"""Word completion for GNU readline 2.0.
This requires the latest extension to the readline module. The completer
completes keywords, built-ins and globals in a selectable namespace (which
defaults to __main__); when completing NAME.NAME..., it evaluates (!) the
expression up to the last dot and completes its attributes.
It's very cool to do "import sys" type "sys.", hit the
completion key (twice), and see the list of names defined by the
Tip: to use the tab key as the completion key, call
- Exceptions raised by the completer function are *ignored* (and
generally cause the completion to fail). This is a feature -- since
readline sets the tty device in raw (or cbreak) mode, printing a
traceback wouldn't work well without some complicated hoopla to save,
reset and restore the tty state.
- The evaluation of the NAME.NAME... form may cause arbitrary
application defined code to be executed if an object with a
__getattr__ hook is found. Since it is the responsibility of the
application (or the user) to enable this feature, I consider this an
acceptable risk. More complicated expressions (e.g. function calls or
indexing operations) are *not* evaluated.
- GNU readline is also used by the built-in functions input() and
raw_input(), and thus these also benefit/suffer from the completer
features. Clearly an interactive application can benefit by
specifying its own completer function and using raw_input() for all
- When the original stdin is not a tty device, GNU readline is never
used, and this module (and the readline module) are silently inactive.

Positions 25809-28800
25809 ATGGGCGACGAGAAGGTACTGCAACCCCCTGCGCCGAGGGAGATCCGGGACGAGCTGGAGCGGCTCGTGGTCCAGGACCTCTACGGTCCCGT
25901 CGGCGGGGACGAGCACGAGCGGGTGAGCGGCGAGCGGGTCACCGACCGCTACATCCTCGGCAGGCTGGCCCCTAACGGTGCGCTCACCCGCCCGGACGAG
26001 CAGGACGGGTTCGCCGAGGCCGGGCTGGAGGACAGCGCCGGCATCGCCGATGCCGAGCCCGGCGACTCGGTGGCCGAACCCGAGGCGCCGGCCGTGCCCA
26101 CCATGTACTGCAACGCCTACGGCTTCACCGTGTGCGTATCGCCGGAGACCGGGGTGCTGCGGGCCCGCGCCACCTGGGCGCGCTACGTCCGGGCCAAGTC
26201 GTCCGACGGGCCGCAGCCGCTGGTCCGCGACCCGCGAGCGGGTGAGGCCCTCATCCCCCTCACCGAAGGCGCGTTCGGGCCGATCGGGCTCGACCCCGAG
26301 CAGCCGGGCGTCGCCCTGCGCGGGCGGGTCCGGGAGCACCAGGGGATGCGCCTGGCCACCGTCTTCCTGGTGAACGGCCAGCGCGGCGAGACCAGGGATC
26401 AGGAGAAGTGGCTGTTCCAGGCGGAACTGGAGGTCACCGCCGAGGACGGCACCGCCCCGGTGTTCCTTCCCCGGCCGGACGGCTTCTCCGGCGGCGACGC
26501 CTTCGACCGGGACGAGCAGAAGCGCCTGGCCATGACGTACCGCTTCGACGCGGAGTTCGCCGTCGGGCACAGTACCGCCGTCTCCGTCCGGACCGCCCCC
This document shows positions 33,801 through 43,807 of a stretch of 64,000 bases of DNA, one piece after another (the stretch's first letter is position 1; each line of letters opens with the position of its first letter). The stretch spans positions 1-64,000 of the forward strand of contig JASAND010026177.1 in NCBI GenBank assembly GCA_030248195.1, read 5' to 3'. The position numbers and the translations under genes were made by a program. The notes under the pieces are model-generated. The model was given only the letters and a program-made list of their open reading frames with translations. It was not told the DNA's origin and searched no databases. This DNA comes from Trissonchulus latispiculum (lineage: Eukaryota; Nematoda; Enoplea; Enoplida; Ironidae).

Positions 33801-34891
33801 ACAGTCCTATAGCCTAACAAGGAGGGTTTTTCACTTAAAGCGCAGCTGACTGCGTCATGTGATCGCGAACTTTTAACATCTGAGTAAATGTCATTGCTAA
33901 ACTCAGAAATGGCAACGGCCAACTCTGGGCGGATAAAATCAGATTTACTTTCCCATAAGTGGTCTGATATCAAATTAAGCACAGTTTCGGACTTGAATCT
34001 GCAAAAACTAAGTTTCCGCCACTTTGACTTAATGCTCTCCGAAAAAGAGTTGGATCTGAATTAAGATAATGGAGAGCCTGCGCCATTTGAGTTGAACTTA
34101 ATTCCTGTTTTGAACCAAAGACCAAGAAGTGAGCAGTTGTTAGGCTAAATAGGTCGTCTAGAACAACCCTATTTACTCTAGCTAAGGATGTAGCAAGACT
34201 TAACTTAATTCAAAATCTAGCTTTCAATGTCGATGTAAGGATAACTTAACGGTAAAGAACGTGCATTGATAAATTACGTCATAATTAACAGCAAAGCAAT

__all__ = ["Completer"]
def __init__(self, namespace = None):
"""Create a new completer for the command line.
Completer([namespace]) -> completer instance.
If unspecified, the default namespace where completions are performed
is __main__ (technically, __main__.__dict__). Namespaces should be
given as dictionaries.
Completer instances should be used as the completion mechanism of
readline via the set_completer() call:
if namespace and not isinstance(namespace, dict):
raise TypeError,'namespace must be a dictionary'
# Don't bind to namespace quite yet, but flag whether the user wants a
# specific namespace or to use __main__.__dict__. This will allow us
# to bind to __main__.__dict__ at completion time, not now.
if namespace is None:
self.use_main_ns = 1
self.use_main_ns = 0
self.namespace = namespace
def complete(self, text, state):
"""Return the next possible completion for 'text'.
This is called successively with state == 0, 1, 2, ... until it
returns None. The completion should begin with 'text'.
self.namespace = __main__.__dict__
if state == 0:
if "." in text:
self.matches = self.attr_matches(text)
self.matches = self.global_matches(text)
def global_matches(self, text):
"""Compute matches when text is a simple name.
Return a list of all keywords, built-in functions and names currently
defined in self.namespace that match.
matches = 
n = len(text)
for list in [keyword.kwlist,
for word in list:
if word[:n] == text and word != "__builtins__":
def attr_matches(self, text):
"""Compute matches when text contains a dot.
Assuming the text is of the form NAME.NAME....[NAME], and is
evaluatable in self.namespace, it will be evaluated and its attributes
(as revealed by dir()) are used as possible completions. (For class
instances, class members are also considered.)
WARNING: this can still invoke arbitrary C code, if an object
with a __getattr__ hook is evaluated.
m = re.match(r"(\w+(\.\w+)*)\.(\w*)", text)
if not m:
expr, attr = m.group(1, 3)
object = eval(expr, self.namespace)
words = dir(object)
words = words + get_class_members(object.__class__)
matches = 
n = len(attr)
for word in words:
if word[:n] == attr and word != "__builtins__":
matches.append("%s.%s" % (expr, word))
ret = dir(klass)
for base in klass.__bases__:
ret = ret + get_class_members(base)